To compare blood pressures in northern (Beijing) and southern (Guangzhou) Chinese population samples aged 35–54 years, males and females, urban and rural, and to assess the role of blood pressure-related traits in explaining north-south differences.
Cross-sectional surveys were conducted in 1983–1984 of northern and southern populations employed in industry (urban) or farming (rural).
In the north samples were selected from the Capital Iron and Steel Complex (urban) and Shijingshan district (rural); in the south samples from the Guangzhou Shipyard (urban) and Panyu County (rural) were used.
The number of subjects surveyed in north and south were 4706 and 4179, respectively: 1500 and 1052 urban males, and 717 and 914 rural males; and 1300 and 1061 urban females, and 1189 and 1152 rural females, respectively. Average systolic (SBP) and diastolic (DBP) blood pressures, were consistently higher in the north than in the south. SBP and DBP were significantly and independently related to age, body mass index, heart rate, use of antihypertensive drugs, serum triglycerides level, alcohol use (males only) and inversely to cigarette smoking. Northerners were older, taller, heavier and had higher body mass index and triglycerides level than southerners. With adjustment of SBP and DBP for blood pressure-related traits, north-south blood pressure differences decreased, but remained significant for urban males, rural males and rural females, with sizeable differences for rural samples in particular.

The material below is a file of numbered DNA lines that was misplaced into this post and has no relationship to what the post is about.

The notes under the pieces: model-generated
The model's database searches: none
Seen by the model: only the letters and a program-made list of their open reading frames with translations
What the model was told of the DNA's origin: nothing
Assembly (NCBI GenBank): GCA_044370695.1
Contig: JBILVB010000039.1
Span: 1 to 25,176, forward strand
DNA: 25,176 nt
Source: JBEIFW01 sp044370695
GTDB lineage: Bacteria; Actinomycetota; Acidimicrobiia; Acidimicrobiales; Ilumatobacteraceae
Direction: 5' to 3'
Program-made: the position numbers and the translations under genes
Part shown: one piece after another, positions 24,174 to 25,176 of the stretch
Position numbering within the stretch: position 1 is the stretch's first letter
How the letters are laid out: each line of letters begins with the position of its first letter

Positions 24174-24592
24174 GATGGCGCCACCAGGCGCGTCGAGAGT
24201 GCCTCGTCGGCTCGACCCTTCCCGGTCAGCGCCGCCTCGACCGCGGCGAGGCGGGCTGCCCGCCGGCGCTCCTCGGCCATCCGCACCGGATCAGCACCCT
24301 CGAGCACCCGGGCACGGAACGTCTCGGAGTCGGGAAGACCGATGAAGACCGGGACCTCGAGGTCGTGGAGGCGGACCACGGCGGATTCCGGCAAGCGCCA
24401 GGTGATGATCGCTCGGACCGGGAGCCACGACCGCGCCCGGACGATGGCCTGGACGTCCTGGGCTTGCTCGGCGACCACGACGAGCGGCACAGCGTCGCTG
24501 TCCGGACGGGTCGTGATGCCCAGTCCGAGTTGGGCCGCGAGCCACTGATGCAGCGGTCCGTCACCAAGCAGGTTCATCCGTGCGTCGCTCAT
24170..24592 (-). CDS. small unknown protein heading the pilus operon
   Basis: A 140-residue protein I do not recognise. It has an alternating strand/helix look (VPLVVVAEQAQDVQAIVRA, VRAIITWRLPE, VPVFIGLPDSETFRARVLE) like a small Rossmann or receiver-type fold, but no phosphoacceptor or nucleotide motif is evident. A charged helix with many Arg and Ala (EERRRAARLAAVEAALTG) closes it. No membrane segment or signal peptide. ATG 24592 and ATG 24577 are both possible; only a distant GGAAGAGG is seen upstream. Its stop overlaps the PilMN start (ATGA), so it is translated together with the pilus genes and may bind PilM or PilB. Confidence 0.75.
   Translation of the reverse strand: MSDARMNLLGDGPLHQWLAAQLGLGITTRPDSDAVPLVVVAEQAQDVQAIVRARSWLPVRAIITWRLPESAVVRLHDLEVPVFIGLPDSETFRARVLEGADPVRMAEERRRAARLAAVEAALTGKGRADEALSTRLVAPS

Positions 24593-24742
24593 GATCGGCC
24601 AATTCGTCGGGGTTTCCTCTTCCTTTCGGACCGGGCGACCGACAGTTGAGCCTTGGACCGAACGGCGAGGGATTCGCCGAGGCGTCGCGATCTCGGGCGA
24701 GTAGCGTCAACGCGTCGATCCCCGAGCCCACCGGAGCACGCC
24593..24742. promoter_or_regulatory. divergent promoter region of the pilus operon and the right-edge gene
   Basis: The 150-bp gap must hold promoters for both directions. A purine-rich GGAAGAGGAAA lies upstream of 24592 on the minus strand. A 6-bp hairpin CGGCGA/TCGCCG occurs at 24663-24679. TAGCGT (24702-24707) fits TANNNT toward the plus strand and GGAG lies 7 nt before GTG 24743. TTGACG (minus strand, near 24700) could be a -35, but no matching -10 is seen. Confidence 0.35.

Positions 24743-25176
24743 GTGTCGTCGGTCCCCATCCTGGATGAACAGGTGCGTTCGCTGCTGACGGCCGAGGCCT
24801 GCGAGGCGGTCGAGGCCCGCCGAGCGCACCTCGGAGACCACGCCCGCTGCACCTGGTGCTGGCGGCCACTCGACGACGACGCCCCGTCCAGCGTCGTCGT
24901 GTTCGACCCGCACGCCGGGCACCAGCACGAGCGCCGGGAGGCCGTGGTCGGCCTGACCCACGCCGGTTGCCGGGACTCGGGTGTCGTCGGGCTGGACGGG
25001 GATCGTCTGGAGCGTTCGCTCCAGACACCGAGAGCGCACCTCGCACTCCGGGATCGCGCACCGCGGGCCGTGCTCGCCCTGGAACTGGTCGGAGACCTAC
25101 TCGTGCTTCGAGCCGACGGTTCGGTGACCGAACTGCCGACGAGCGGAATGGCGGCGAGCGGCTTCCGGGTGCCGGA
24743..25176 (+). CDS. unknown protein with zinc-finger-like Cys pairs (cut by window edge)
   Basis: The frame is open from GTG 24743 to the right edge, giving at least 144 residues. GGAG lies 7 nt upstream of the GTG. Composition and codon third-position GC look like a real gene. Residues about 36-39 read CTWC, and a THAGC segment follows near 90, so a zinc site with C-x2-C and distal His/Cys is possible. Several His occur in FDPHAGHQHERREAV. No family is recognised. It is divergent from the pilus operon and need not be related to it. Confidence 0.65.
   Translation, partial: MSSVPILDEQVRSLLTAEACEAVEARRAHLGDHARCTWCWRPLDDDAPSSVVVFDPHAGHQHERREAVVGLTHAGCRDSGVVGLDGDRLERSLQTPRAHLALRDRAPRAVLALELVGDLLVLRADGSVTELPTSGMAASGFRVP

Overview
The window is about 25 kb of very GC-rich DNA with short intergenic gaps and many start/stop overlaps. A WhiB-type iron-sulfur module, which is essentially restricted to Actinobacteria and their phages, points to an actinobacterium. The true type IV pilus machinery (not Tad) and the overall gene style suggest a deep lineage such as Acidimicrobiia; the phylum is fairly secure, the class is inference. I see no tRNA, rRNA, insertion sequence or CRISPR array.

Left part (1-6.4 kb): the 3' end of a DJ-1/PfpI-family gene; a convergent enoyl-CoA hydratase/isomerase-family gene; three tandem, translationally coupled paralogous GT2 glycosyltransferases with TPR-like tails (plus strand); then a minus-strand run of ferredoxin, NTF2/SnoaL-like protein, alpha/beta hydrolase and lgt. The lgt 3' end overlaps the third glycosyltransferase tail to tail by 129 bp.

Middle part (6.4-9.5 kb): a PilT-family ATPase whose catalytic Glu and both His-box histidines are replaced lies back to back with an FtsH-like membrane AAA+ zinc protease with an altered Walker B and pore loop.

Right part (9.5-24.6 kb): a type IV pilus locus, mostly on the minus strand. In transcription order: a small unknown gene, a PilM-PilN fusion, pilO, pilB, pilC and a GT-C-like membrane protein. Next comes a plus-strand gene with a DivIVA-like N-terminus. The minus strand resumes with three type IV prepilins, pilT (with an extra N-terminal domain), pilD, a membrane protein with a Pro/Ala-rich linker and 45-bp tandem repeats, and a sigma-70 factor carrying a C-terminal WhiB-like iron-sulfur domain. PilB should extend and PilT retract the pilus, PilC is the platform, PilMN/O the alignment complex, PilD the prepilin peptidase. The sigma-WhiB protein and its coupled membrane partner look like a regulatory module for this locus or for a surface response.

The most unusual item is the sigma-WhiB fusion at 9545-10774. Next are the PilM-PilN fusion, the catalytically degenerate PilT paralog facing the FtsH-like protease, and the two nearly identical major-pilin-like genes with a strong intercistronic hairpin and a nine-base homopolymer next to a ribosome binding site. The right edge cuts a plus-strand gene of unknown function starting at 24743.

North-south differences in blood pressure in these samples are accounted for only partly by north-south differences in the cited blood pressure-related traits. The role of other traits requires assessment.